4756th Air Defense Group

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4756th Air Defense Group Airdefensecommand-logo.jpg
4756th Combat Crew Training Squadron Convair F-102A-90-CO Delta Dagger 57-818.jpg
F-102A of the group's 4756th Combat Crew Training Squadron at Tyndall AFB, Florida
Active 1955–1963
Country  United States
Branch  United States Air Force
Type Air Defense
Role Interceptor Training
Part of Air Defense Command

The 4756th Air Defense Group (Weapons) is a discontinued United States Air Force organization. Its last assignment was with the 4756th Air Defense Wing of Air Defense Command (ADC) at Tyndall Air Force Base, Florida, where it was discontinued in 1963. The group was first activated at Moody Air Force Base, Georgia, but moved to Tyndall when ADC assumed the interceptor aircraft crew training mission from Air Training Command. In 1963, its mission was absorbed directly to its parent wing, which was also located at Tyndall.


The 4756th Air Defense Group was organized at Moody AFB[1] in 1955 as a tenant of Air Training Command's 3550th Air Base Group, an element of the 3550th Combat Crew Training Wing, which trained interceptor pilots,[2][3] in order to improve Air Defense Command's (ADC) rocketry proficiency program.[4] The group was assigned two squadrons, the 4756th Air Defense Squadron (Weapons) (ADS), which was already stationed at Moody and assigned directly to the 4750th Air Defense Wing,[5] and the 4757th ADS (Interceptor Weapons School), which was activated at Tyndall AFB in 1957.[5] The group moved to Tyndall AFB with the 4756th ADS[3] when ADC assumed the crew training mission for ADC's interceptor crews from Air Training Command and Moody became a pilot training base.[2][6]

In April 1961, the group participated in Operation Southern Tip, deploying six Convair F-102 Delta Dagger aircraft to Homestead AFB, Florida in a two week test of a contingency plan to augment air defense forces in Southern Florida in face of the potential threat from an unfriendly Cuba. Two of the F-102s were maintained on armed five-minute alert status. However, on 17 April the Bay of Pigs Invasion occurred, and the Joint Chiefs of Staff directed that Southern Tip continue indefinitely. However, the group's contribution to this mission was reduced to three aircraft in mid May because of the impact of the extended deployment on the training and testing mission. The 482d Fighter-Interceptor Squadron then assumed the mission from the group.[7]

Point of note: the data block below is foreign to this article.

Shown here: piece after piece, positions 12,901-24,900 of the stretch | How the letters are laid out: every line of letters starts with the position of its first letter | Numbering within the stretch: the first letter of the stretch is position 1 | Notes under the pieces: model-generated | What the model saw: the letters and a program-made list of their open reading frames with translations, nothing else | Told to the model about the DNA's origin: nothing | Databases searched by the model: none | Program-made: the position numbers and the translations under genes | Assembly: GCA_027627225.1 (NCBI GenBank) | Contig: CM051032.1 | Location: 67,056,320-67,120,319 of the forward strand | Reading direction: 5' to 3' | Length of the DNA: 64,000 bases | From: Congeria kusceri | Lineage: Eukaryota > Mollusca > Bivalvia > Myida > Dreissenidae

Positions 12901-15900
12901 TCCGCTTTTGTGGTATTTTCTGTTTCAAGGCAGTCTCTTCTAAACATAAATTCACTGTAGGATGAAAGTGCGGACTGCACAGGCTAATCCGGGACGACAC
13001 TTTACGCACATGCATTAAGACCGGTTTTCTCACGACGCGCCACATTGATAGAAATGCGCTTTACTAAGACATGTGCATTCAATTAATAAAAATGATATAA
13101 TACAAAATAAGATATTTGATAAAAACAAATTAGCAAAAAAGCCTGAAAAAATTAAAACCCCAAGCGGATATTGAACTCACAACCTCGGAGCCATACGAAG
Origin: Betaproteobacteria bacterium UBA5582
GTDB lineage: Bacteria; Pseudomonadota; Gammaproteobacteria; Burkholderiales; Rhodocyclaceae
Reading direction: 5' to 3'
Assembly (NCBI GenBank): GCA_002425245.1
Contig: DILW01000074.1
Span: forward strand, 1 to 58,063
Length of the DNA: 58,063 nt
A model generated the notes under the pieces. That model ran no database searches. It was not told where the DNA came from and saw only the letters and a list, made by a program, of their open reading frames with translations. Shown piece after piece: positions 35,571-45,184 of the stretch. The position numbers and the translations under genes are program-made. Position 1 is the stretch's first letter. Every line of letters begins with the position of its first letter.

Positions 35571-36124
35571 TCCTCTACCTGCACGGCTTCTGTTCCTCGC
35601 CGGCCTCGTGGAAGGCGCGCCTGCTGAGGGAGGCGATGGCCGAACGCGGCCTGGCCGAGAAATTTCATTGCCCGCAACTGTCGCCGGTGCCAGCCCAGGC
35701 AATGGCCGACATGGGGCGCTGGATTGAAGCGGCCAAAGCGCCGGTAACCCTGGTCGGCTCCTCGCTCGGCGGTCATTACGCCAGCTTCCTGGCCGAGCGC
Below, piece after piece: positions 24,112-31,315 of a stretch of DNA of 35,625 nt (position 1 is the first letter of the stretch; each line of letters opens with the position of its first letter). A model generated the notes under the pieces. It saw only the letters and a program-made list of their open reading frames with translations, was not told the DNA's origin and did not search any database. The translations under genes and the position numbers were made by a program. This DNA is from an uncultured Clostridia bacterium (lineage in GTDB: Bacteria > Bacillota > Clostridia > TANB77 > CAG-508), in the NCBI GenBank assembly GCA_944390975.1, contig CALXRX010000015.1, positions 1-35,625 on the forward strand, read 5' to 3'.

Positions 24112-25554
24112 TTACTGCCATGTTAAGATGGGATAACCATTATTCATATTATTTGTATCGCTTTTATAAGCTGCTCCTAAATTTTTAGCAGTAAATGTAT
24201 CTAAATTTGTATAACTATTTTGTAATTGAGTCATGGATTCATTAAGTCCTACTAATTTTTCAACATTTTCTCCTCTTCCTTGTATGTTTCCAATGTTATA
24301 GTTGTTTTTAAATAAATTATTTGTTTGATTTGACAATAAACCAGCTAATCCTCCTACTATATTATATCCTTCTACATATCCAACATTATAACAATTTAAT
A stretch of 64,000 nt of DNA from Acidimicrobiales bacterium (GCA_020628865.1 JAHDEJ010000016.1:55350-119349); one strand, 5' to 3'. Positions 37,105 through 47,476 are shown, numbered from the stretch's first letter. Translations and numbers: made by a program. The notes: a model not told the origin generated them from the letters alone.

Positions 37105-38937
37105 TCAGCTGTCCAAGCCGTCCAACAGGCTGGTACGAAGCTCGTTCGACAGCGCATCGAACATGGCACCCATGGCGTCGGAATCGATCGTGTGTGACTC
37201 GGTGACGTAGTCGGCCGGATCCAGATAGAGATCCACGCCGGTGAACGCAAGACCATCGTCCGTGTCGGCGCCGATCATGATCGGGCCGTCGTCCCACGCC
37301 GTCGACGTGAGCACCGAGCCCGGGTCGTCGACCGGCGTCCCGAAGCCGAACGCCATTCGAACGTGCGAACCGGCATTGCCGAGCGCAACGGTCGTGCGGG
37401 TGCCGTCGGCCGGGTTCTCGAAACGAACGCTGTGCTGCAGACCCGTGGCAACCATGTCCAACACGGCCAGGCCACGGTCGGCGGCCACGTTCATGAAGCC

On 15 Nov 1962, the 4756th ADS was redesignated the 4756th Combat Crew Training Squadron.[5] The group was discontinued in 1963 and its personnel, equipment, functions, and subordinate squadrons transferred to 4756th Air Defense Wing.[3]


  • Designated as: 4756th Air Defense Group (Weapons) and organized on 18 February 1955
Discontinued on 1 January 1963


  • 4750th Air Defense Wing, 18 February 1955 - 1 July 1957[3]
  • 4756th Air Defense Wing, 1 July 1957 - 1 July 1960[3]
  • 73d Air Division, 1 July 1960 – 1 September 1962[3]
  • 4756th Air Defense Wing, 1 September 1962 - 1 January 1963



  • 4756th Air Defense Squadron (Weapons) (later 4756th Combat Crew Training Squadron) 18 February 1955 - 1 January 1963[8]
  • 4757th Air Defense Squadron (Interceptor Weapons School), 1 July 1957 – 1 January 1963[8]


  • Col. K. L. Berry, Jr. 1958-ca. 30 June 1958[9]
  • Lt Col. Carl W. Stewart, ca. 1 July 1958 - 1958[10]
  • Lt Col. James E. Anderson, 1959[11]
  • Col. James H. Hancock, 1960[12]
  • Col. R. W. Holmes, 3 Aug 1962 - unknown[13]



  1. ^ Mueller, Robert (1989). Air Force Bases, Vol. I, Active Air Force Bases Within the United States of America on 17 September 1982. Washington, DC: Office of Air Force History. p. 423. ISBN 0-912799-53-6. 
  2. ^ a b Mueller, p. 425
  3. ^ a b c d e f Cornett & Johnson, p.90
  4. ^ Abstract, History of 4750th Air Def Wg, Jan 1955-Jun 1955 (accessed 21 Jan 2012)
  5. ^ a b c Cornett & Johnson, p.106
  6. ^ Mueller, p. 564
  7. ^ McMullen, Richard F. (1964) The Fighter Interceptor Force 1962-1964, ADC Historical Study No. 27, pp. 3-4 (Confidential, declassified 22 March 2000)
  8. ^ a b Cornett & Johnson, p. 106
  9. ^ Abstract, History of 4756th Air Def Gp, Jan 1958-Jun 1958 (accessed 21 Jan 2012)
  10. ^ Abstract, History of 4756th Air Def Gp, Jul 1958-Sep 1958 (accessed 21 Jan 2012)
  11. ^ Abstract, History of 4756th Air Def Gp, Apr 1959-Jun 1959 (accessed 21 Jan 2012)
  12. ^ Abstract, History of 4756th Air Def Gp. Jul 1960-Dec 1960 (accessed 21 Jan 2012)
  13. ^ Abstract, History of 4756th Air Def Wg, Jul 1962-Sep 1962 (accessed 21 Jan 2012)


 This article incorporates public domain material from websites or documents of the Air Force Historical Research Agency.